Colorado ski country doing ‘pretty good’ in economic terms

Speaker lays out facts, figures and possible problems

Richard Wobbekind has spent a career studying Colorado’s business environment and economy. The situation right now is actually “pretty good,” in his view.

Richard Wobbekind of the University of Colorado’s Leeds School of Business spoke Tuesday in Edwards.
Vail Symposium/courtesy photo

Wobbekind, the Senior Economist and Associate Dean for Business and Government Relations at the University of Colorado’s Leeds School of Business, gave a presentation Tuesday in Edwards about the state of the economy in Colorado and its ski counties. The presentation was hosted by the Vail Symposium and Vail Valley Partnership.

In a jam-packed presentation, Wobbekind provided the audience with information that indicates the national, state and resort economies are “firmly in recovery mode.” There are caveats, of course.

Employment nationally is still down roughly 2 million jobs.

That seems to be part of an “uber-impressive” recovery from the 2020 recession caused in large part by the COVID-19 pandemic. Wobbekind noted it took six years to recover from the recession that began in 2008. As of the end of the second quarter of 2021, the nation’s gross domestic product had exceeded the figure recorded at the end of 2019.

Support Local Journalism

But, he cautioned, that level of economic performance isn’t sustainable without people returning to the workforce. Current figures show the nation’s labor force participation rate is still about 1% less than it was before the pandemic began.

Wobbekind noted that “people wanted to get back in the workforce” as jobs recovered after the 2008 recession. That isn’t as true now.

Worried about inflation

The current rapid rate of inflation is another area of concern.

Wobbekind said he expects consumer buying will remain strong even as prices rise. Employee compensation is higher than it’s ever been, he said, adding that household wealth is growing, thanks to rising home values and large increases in the nation’s financial markets.

But increasing wealth and attitudes don’t match right now. The Conference Board’s measure of consumer confidence is hovering around 100 in the mountain region right now. That’s pretty good, although still far below levels seen in 2018.

Consumer sentiment, as measured by the University of Michigan, has been on a downward slide since roughly 2018.

Wobbekind noted that the consumer sentiment survey puts “much more” weight on inflation.

Similarly, National Federal of Independent Business surveys about business conditions and optimism are both on downward slides.

The drop in the conditions survey is due largely to the need to pay increased wages and difficulty in hiring.

Despite that, the nation saw record retail sales in February.

Colorado’s ‘doing well’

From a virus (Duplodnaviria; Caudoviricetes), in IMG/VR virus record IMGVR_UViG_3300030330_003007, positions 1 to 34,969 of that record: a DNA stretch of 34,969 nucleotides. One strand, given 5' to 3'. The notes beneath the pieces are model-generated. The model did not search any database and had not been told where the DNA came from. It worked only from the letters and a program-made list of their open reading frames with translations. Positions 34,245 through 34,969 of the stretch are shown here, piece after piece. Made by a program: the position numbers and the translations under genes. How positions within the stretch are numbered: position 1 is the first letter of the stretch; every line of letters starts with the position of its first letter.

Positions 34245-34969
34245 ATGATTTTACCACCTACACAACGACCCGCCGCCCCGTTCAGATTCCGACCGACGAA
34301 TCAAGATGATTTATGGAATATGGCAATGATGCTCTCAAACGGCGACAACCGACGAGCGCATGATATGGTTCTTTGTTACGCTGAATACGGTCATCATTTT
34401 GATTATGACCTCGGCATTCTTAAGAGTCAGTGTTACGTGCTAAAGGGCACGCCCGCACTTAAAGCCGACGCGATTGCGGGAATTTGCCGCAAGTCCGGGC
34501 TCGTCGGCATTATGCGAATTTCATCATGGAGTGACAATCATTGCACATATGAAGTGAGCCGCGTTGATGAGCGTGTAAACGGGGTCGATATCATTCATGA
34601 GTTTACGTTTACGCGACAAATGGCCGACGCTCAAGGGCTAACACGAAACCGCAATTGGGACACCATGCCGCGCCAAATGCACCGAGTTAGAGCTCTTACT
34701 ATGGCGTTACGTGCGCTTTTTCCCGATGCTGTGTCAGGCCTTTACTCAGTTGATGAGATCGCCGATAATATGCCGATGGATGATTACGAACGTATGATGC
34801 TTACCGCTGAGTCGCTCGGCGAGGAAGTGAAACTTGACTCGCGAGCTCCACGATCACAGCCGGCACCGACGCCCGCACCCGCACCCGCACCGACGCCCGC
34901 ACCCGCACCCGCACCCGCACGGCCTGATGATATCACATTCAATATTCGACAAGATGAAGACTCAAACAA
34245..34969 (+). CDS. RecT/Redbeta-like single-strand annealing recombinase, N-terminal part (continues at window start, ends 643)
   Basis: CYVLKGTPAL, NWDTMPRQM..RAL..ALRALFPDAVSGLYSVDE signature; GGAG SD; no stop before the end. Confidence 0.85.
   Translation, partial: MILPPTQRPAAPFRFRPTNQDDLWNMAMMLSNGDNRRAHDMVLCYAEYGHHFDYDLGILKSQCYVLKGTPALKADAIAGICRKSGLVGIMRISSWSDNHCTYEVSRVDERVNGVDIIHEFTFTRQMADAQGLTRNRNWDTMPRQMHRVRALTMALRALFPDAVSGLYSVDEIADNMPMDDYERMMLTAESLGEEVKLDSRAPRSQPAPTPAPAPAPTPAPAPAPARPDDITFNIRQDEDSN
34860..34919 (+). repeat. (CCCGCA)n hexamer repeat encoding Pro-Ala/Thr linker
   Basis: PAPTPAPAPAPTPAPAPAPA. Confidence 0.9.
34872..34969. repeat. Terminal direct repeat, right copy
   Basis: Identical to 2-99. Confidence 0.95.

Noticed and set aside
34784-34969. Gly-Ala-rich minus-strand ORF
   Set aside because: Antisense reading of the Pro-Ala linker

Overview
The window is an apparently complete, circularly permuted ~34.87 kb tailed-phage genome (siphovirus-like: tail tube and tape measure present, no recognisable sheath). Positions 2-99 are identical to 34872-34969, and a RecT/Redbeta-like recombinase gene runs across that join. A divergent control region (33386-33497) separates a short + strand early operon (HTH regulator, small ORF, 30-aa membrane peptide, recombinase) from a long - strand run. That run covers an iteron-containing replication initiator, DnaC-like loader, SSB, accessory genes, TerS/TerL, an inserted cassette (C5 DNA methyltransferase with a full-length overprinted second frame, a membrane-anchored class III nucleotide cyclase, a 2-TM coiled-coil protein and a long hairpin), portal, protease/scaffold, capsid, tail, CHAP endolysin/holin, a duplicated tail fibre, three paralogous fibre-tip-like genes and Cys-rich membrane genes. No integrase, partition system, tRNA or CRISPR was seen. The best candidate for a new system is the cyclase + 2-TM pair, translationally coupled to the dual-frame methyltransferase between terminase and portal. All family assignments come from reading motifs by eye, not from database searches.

Moving to Colorado conditions, Wobbekind noted that the state is “doing well” in a number of categories.

Population growth has slowed to the lowest rate since 1990.

While the state is essentially at full employment, there are more jobs than people to fill them. Colorado isn’t the only state in that situation, but also has one of the nation’s higher rates of people leaving their current jobs.

Responding to an audience question, Wobbekind said he doesn’t expect the mountain region’s current run-up in real estate prices to last much more than another year. But, he added, he’s far more concerned about the region’s working class.

“The economy only works” when workers live near their jobs. Forcing people farther and farther from resort workplaces only encourages those people to find work closer to home, he said.

“Child care, health care and housing are essential to keeping a system in place,” he said.

Responding to another question, this one about inflation, Wobbekind said the current situation combines supply chain inflation with increases in the money supply and too much cash chasing too few goods. All those factors could lead to a wage-price inflation spiral, something Wobbekind said he and other economists are “nervous” about.

While the U.S. Federal Reserve is tasked with keeping both inflation and unemployment low, the agency’s current focus is on inflation. With several interest rate increases anticipated this year, only time will tell if that action can slow the current trend.

By the numbers

300%: Eagle County’s labor and hospitality industry employment portion of the economy compared with the national average.

200%: Eagle County’s construction industry employment portion of the economy compared with the national average.

25%: Increase in Aspen taxable sales from 2019 to 2021.

15% Increase in Vail taxable sales from 2019 to 2021.

Source: University of Colorado Boulder Business Research Division


Support Local Journalism